Heading into the 2022-23 NFL season, the Washington Commanders are at somewhat of a crossroads.
The team heads into year three of the Ron Rivera regime, and the organization’s direction is constantly in question.
It’s not like the team has been horrible under Rivera, but it has largely been mediocre and non-competitive in the grand scale of the NFL. With a record of 14-19 over the last two seasons, the team needs to take a step forward.
Compounding to this feeling of apathy, is the calculated, but somewhat boring moves put into effect by the front office this offseason. The managing duo of General Manager Martin Mayhew and Vice President of Player Personnel Marty Hurney seem content on watching their rookie class develop alongside their previous acquisitions over the last few seasons.
They are simply hoping for “bounce back” seasons from their stars to be the biggest force of change to their success. No major free agent acquisitions, and risk-adverse draft selections that filled needs on the roster as opposed to high ceilings.
Is that the right call? We won’t know until the season kicks off, and live action comes into play. But for now, I examine five Commanders who must improve in 2022 for the team to be successful.
For, barring a surprise cut over the summer, this roster is almost fully intact and the one who will take the field competitively on September 11th against the Jaguars.
Quarterback, Carson Wentz
It goes without saying, but an NFL quarterback is the most important position on the field. Washington acknowledged this, and shipped two third-round picks to the Indianapolis Colts for Carson Wentz’s services. On paper, it appeared to be a low-risk maneuver, but with an escalator clause that elevates next year’s third to a potential second-round pick, the deal becomes less appealing. The team also fully absorbed the rest of his contract, which amounts to three years, and roughly 81M dollars.
We’ll see if the acquisition was a prudent one. But the deal epitomizes where both the player and organization stand. The Commanders, were in dire need of an upgrade, and had limited viable options to add to their roster. Wentz was now being jettisoned from his second team in two years. Is he still viewed as an attractive option around the league?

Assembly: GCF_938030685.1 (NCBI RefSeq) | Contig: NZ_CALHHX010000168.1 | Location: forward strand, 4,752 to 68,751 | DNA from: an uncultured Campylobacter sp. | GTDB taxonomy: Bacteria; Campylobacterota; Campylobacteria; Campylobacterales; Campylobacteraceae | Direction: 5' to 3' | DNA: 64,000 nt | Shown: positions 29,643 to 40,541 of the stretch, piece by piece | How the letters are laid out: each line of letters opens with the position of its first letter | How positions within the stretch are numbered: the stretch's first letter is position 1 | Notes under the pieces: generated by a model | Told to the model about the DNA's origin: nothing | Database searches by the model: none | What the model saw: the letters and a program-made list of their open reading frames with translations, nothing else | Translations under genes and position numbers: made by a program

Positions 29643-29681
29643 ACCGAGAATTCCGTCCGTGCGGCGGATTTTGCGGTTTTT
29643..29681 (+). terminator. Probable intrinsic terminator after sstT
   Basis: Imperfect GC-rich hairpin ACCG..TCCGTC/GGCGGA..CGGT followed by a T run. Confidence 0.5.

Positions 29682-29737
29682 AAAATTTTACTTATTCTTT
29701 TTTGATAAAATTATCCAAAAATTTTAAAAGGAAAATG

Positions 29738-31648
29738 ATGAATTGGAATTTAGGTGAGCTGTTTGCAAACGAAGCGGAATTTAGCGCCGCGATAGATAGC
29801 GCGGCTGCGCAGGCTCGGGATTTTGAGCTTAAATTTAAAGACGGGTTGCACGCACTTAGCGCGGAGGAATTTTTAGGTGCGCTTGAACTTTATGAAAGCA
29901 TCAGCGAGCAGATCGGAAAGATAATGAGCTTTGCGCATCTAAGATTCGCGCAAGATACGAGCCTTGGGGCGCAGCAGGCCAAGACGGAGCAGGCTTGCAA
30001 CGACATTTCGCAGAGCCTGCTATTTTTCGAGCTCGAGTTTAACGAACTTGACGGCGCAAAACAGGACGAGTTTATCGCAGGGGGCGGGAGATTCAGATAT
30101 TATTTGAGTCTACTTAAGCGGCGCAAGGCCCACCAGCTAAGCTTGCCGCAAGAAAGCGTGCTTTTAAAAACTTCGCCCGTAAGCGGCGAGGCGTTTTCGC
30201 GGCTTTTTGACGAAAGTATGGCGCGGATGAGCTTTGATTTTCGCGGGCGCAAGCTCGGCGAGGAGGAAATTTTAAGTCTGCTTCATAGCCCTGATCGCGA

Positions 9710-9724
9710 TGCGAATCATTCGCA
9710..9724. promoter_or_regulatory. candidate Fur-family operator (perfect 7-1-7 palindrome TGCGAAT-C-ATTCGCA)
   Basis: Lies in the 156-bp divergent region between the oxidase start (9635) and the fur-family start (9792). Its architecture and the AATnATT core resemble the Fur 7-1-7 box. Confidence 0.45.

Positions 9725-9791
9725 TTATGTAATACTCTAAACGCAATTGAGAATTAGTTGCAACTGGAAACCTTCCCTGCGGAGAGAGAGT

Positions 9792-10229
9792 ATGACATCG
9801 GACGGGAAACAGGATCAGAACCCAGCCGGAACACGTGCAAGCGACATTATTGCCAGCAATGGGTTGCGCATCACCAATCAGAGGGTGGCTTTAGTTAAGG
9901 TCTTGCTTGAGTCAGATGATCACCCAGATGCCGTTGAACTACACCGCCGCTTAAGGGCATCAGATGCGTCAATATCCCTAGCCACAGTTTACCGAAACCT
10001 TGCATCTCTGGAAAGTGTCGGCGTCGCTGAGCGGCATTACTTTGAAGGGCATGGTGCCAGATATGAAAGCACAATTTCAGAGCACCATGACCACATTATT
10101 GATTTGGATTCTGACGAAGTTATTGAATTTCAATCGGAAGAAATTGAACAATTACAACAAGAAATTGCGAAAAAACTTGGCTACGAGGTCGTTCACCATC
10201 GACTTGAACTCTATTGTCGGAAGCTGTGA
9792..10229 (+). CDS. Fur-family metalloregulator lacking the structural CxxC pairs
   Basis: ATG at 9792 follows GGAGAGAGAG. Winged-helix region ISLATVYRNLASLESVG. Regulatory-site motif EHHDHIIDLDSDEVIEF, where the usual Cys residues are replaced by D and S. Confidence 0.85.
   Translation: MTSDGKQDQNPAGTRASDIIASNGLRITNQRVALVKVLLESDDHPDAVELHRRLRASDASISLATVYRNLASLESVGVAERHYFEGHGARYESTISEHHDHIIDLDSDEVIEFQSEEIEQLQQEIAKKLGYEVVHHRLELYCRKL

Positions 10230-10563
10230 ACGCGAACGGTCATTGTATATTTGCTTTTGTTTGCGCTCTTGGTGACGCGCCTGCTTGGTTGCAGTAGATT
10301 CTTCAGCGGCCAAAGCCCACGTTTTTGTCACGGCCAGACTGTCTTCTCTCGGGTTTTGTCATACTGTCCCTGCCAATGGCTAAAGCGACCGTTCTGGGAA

It’s now time for Wentz to prove his worth. If he can not string together a top-16 performance this season, his career as a starting quarterback will be in jeopardy. There have been whispers around the league that Wentz struggles to assimilate in a locker room, and that he can be hard-headed in terms of coaching.
This may be his last opportunity to dispel those rumors, and prove that he is capable of commanding a team.
The quarterback must prove that he is capable of working within a system, and takes the check down. He must avoid his perceived hero-ball antics and stay away from bone-headed plays. An efficient and clean season would best serve Wentz, and the team would be better off because of it.
Offensive Coordinator, Scott Turner
Going into his third year as the offensive coordinator, Scott Turner has a lot to prove this season. Under his tenure, the Commanders have largely under-performed and lacked creativity. In 2020, the team’s offense ranked 30th in terms of yards gained, and improved slightly to 21st in 2021.
Many claim that he lacked the proper tools to thrive in his time in Washington, and he lacked offensive a dynamic quarterback the last two years. This is true, and should not be discredited. It is hard to succeed with a developing Dwayne Haskins, a recovering Alex Smith, and a limited Taylor Heinicke at quarterback. Let alone a fill-in appearance by Garrett Gilbert.